His Stock In Trade

by John Davis Collins @1997 All Rights Reserved By John F. Clennan, Esq.

Yes, in Law we play God in a flawed world for mean petty people unadorned by the blandishments of everyday life. For whom and how much, that's up to us --sometimes.

Military Police Blotter was published by the legendary Bill Loepkey's Inditer Dot Com of Canada.

Against advancing illness and frustration which the legal system imposed, Bill Loepkey promoted literature and culture on the internet. It is no small recognition that his countrymen have hono[u]red Bill in their Bibliotek Nationale.

It was 11:00 a.m., September 15th, I was supposed to be on the road for an afternoon hearing at a court at a distance. My secretary interrupted me as I was about to shine my shoes.

"I know. I should have left already. Weather's expected to be bad..." I growled.

"Worse, George Johnson again... The guy with the daughter in the Army hospital..." she said.

I gasped.

"Canada has its members of parliament... Mexico has priests...In Canada the local MP roils the defence minister for an outrage in the defence forces...In Mexico the priests threaten eternal damnation...What can I do here in the US of A threaten a writ of habeas corpus?"

"Much as LT Johnson of the New York City Police would like eternal damnation of the doctor or at least public exposure, he'll have to settle with talking to you."

"Fine lot of good that'll do...The Lieutenant comes here at leat every year but never hired me to do legal work."

"Like all cops," the secretary replied, "The Lieutenant expects a freebee. Not without a little," the secretary winced, "equity on his side."

"I told him over and over again, a lawyer's time and advice is his stock and trade."

Yet faithfully the Police Lieutenant always appeared every 15th day of September for the past three years. Three years to the date, Johnson scratching the edge of his retreating hair first stood in front of my desk.

"My daughter," Johnson had told me with soleful eyes, "joined a reserve outfit with her girl friends... chump change for college... The other gals came home after six months basic training and she' been cooling her heels in an Army hospital for over a year... with nothing wrong with her."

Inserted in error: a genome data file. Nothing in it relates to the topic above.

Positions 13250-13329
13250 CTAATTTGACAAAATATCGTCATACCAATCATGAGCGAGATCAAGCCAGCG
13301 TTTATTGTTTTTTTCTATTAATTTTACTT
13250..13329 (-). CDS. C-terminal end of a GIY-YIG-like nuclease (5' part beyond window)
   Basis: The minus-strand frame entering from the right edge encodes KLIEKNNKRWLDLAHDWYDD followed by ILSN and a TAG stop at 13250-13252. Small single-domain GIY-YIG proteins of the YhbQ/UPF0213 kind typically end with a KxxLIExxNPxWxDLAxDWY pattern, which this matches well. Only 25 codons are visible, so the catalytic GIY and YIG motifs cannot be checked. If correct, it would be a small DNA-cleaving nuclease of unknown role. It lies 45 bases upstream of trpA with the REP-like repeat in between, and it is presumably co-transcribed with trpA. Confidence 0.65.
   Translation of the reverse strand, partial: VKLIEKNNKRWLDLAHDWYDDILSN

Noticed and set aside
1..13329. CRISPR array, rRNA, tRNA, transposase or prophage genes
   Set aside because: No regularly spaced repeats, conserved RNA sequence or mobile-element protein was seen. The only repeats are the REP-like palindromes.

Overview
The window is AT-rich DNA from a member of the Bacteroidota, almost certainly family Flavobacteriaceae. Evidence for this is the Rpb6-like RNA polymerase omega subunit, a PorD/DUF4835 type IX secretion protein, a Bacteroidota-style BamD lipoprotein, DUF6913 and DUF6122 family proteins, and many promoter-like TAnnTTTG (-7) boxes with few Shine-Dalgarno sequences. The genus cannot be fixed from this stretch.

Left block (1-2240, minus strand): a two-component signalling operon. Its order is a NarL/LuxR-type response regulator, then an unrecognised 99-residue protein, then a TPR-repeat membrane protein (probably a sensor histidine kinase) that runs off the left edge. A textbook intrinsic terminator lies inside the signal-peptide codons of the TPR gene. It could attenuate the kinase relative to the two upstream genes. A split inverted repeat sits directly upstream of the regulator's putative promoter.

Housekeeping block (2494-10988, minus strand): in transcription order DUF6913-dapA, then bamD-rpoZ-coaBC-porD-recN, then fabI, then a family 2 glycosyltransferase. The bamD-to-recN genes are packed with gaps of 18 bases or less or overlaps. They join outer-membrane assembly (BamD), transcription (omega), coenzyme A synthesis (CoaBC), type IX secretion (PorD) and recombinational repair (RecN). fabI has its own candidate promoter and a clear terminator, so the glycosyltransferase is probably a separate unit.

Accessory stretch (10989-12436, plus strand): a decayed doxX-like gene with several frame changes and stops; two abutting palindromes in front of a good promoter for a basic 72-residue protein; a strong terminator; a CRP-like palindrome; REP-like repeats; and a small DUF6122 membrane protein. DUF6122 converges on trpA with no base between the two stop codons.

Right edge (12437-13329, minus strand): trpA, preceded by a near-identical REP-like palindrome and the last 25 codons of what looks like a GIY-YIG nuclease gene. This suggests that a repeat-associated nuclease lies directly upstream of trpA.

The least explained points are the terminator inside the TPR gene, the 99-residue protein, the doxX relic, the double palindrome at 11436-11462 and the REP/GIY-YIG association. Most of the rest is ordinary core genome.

Most people who come in with horror stories also come in with half truths. Mr. Johnson had paperwork to back up his claims including a report from a civilian doctor giving his daughter a clean bill of health.

"My real doctor, I mean the civilian," he pointed to the letter," never heard of Imperivoverticulitis of the patella."

A careful reading of the papers to one schooled in bureaucratese told the story of the failure of the minimal checks and balances on omnipotent petty demons in the Army medical corps.

I held a picture of the young lady in a freshly cut uniform, tall, black hair tied back properly, sharp cheek bones showing determination, and yet a twinkle in her eyes. She should be home or at college.

Too bad on the morning she decided to play sick soldier, some doctor fresh out of med school decided to change that.

My first meeting with the police lieutenant broke up when I said,"I'm a vet and sympathetic, one of the few New York lawyers who is... I have to be paid... The Army will provide you with a free Army lawyers, like they did with a doctor."

I shook my head back to the present. "I'll give Mr. Johnson a minute..."

The secretary prodded me, "At least tuck your shirt in and put on your shoes."

"Johnson has a second, if he doesn't mind watching me polish my shoes. I have no idea why Johnson keeps coming here. Johnson doesn't want to pay and I don't want to work." I grunted.

And I had no idea why Johnson returned. Johnson did not fit into the usual mold of perennial malcontent who confused law with psychology or religion: they would want to vent, be reassured or absolved. What Johnson wanted, I wouldn't give away. It was my stock and trade... And I was as firm as Johnson was--or so I thought.